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I'm in the final stages of finishing an oak poker table. I have applied 3 coats of deep mahogany oil, which went on OK but didn't really soak in well after the first coat.

Now I am applying 3-5 coats of polyurethane. After applying the first coat I felt small bumps here and there and so lightly sanded the surface with 400 grit paper. I have a smooth surface ready for the second coat now but I'm left with what looks like poly smudge marks in two places, possibly from pressing too hard, but only enough to smooth out the bumps. And also in a couple of places I have removed stain/oil back to original wood.

A similar thing happened when finishing the pedestal but I continued to finish the poly thinking it would cover it, but it is still viable. I think i can get away with it on the pedestal but not on the main surface of the table.

What is my best course of action here? If I sand back to wood to reapply oil where do I sand back to and how to sand back only the poly so to not remove all the stain? I know in an ideal world it would be take it right back and start again, but this table has a lot of layers/sections with moulding etc. I feel sanding too much will create a knock on effect and have to sand it all, which really isn't practical!

  • I removed some of the unnecessary portions at the end of the question. To keep the question about adding pictures on mobile: I am not sure, if it is even possible, to add pictures from mobile. – Matt Mar 28 '16 at 13:07
  • If you do discover you need to go back to bare wood sanding should be the method or last resort (always, not just here). It's far preferable to strip finish, and if you need to remove surface wood layers to plane or use a scraper. See this previous Answer and a little more info here. – Graphus Mar 28 '16 at 18:18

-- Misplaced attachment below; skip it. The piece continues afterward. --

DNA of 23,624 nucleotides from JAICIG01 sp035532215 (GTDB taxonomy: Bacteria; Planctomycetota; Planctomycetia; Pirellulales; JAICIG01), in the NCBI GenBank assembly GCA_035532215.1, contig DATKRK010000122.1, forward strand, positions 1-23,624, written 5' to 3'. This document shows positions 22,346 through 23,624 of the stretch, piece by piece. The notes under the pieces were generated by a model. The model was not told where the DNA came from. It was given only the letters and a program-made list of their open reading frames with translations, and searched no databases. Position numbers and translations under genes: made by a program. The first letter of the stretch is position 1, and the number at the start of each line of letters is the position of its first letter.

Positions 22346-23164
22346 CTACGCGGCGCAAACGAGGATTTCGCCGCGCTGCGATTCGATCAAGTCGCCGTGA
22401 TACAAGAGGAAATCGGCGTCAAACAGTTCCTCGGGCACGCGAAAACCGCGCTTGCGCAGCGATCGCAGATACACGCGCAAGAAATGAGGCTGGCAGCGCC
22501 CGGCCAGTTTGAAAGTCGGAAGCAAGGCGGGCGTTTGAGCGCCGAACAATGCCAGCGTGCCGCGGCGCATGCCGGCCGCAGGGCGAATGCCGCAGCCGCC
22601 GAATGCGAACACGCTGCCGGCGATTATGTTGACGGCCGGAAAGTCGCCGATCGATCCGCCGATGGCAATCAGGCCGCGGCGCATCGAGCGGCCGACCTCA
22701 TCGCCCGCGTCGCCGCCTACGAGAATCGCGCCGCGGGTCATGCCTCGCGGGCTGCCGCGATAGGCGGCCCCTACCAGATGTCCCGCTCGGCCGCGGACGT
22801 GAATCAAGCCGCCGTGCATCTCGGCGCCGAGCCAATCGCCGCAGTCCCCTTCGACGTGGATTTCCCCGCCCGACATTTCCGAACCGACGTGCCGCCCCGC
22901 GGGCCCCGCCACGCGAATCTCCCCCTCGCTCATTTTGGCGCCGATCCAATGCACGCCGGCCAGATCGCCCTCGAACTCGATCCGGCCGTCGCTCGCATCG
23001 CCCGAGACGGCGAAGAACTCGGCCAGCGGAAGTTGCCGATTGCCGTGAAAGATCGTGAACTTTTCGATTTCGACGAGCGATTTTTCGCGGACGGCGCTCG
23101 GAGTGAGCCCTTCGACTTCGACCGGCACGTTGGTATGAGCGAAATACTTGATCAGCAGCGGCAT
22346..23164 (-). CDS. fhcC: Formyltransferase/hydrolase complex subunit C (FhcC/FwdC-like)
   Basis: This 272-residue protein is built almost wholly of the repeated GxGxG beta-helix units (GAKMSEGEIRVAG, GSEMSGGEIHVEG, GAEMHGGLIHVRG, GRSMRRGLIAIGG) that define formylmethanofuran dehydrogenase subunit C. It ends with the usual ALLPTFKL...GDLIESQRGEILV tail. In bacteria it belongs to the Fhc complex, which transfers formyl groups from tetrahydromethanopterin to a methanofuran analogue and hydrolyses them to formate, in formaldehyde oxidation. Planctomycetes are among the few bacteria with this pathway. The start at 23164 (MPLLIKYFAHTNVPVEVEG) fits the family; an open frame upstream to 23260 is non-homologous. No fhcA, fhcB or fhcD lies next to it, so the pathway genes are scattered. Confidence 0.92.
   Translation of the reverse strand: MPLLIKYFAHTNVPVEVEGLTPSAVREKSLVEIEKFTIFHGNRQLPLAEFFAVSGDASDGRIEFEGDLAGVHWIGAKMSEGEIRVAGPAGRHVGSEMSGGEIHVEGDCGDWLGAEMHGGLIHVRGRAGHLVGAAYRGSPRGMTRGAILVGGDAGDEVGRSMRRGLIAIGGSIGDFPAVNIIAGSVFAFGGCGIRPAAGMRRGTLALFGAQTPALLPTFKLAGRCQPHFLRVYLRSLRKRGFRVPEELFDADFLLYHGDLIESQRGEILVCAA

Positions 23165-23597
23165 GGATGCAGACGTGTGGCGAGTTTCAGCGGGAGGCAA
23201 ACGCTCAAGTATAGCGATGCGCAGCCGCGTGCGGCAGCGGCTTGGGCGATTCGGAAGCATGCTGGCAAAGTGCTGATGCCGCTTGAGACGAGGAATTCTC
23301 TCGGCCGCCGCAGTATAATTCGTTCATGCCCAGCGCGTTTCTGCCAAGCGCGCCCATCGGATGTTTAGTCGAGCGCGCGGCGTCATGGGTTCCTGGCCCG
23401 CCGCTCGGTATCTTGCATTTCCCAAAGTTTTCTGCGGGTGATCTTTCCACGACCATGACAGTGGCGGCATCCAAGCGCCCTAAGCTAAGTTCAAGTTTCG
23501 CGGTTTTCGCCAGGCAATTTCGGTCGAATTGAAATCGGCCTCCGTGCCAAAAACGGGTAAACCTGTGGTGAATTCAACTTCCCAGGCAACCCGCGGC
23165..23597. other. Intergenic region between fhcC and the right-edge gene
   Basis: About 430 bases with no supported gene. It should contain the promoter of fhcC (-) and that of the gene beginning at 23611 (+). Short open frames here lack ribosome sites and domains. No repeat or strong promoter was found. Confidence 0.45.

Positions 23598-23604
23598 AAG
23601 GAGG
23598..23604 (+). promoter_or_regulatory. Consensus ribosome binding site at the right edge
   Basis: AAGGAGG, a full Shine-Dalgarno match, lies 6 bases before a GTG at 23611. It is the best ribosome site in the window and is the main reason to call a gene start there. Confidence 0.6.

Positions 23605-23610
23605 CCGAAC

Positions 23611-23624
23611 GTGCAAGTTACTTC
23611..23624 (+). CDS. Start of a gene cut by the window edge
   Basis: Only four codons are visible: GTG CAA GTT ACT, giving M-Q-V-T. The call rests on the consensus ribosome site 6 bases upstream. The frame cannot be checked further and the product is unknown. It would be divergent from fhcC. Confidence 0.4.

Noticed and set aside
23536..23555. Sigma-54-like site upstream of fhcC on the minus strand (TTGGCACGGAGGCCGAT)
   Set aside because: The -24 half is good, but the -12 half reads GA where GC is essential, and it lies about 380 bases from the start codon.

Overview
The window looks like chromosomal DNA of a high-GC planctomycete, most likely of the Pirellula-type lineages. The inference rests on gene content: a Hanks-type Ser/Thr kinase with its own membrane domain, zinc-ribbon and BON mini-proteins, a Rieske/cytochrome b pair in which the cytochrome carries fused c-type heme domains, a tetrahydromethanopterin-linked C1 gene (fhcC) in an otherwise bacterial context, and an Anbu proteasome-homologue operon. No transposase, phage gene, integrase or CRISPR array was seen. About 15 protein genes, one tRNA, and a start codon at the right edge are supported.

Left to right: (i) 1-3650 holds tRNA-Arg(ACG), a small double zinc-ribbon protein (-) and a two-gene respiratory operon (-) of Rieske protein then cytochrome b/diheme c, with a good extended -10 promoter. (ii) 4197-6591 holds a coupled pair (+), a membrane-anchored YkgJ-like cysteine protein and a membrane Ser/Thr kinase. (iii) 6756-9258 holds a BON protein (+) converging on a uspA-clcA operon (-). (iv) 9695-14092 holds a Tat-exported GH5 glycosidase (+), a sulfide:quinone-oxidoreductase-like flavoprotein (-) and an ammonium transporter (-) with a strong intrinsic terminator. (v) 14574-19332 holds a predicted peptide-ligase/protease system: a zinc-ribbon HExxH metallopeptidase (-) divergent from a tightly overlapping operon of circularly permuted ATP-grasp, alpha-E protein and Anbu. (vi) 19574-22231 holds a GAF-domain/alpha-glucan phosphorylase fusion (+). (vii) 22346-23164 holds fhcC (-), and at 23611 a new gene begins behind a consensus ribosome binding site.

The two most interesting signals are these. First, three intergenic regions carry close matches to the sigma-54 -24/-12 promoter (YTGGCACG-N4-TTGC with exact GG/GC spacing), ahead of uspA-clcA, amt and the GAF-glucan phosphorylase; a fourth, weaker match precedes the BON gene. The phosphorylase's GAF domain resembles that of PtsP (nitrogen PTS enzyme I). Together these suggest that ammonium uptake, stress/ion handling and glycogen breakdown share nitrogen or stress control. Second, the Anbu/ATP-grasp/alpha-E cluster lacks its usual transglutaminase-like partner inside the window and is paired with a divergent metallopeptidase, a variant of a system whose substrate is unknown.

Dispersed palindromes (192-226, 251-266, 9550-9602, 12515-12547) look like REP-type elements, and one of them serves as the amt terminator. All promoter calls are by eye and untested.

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    Related. – grfrazee Mar 28 '16 at 20:25
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And also in a couple of places I have removed stain/oil back to original wood.

Sounds like you sanded too far. You only want to do a very minimum of sanding between coats for the exact reason you stated.

If you're getting nibs in your finish, the air in your shop might be too dusty. It's a good idea to do finishing tasks right away in the morning when the dust has had all night to settle. Then, obviously, wait to make any dust until after the finish has set (or move the piece to a different area).

Also, 0000 steel wool is a bit less aggressive than sandpaper, so you might try that between coats. Be sure to remove all dust/steel wool fragments before applying the next coat of finish.

What is my best course of action here? If i sand back to wood to reapply oil where do i sand back to and how to sand back only the poly so to not remove all the stain? I know in an ideal world it would be take it right back and start again, but this table has a lot of layers/sections with moulding etc.

The course of action that will yield the best result is most likely going back and refinishing. If it's, say, on only one face of a piece, you might be able to mask off the surrounding areas and only sand/refinish the localized area.

The problem with only spot-refinishing is that sometimes you get weird color consistency issues.

  • Good Answer but just wanted to mention that steel wool is not ideal for de-nibbing, it tends to round over the top of defects in varnish instead of flattening them off as abrasive paper does. – Graphus Mar 28 '16 at 18:20
  • @Graphus, thanks for the info. I guess I never noticed this effect. – grfrazee Mar 28 '16 at 18:21
  • For de-nibbing, the paper from a brown paper bag has worked well for me. – Charlie Kilian Mar 28 '16 at 20:22
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I have applied 3 coats of deep mahogany oil, which went on OK but didn't really soak in well after the first coat.

The stains's latex or oil base seals the wood making penetration by further coats unable to be absorbed. This is one reason I use wood dyes (such as Transtint) to color the wood, The very fine powdered pigment is usually suspended in water or alcohol and can be applied in several coats to approach a match in steps. I have successfully color matched damaged, sanded areas in carved chair backs without having to remove all finish from the exposed face. I would suggest trying this in a test area before removing all finish and stain and starting over.

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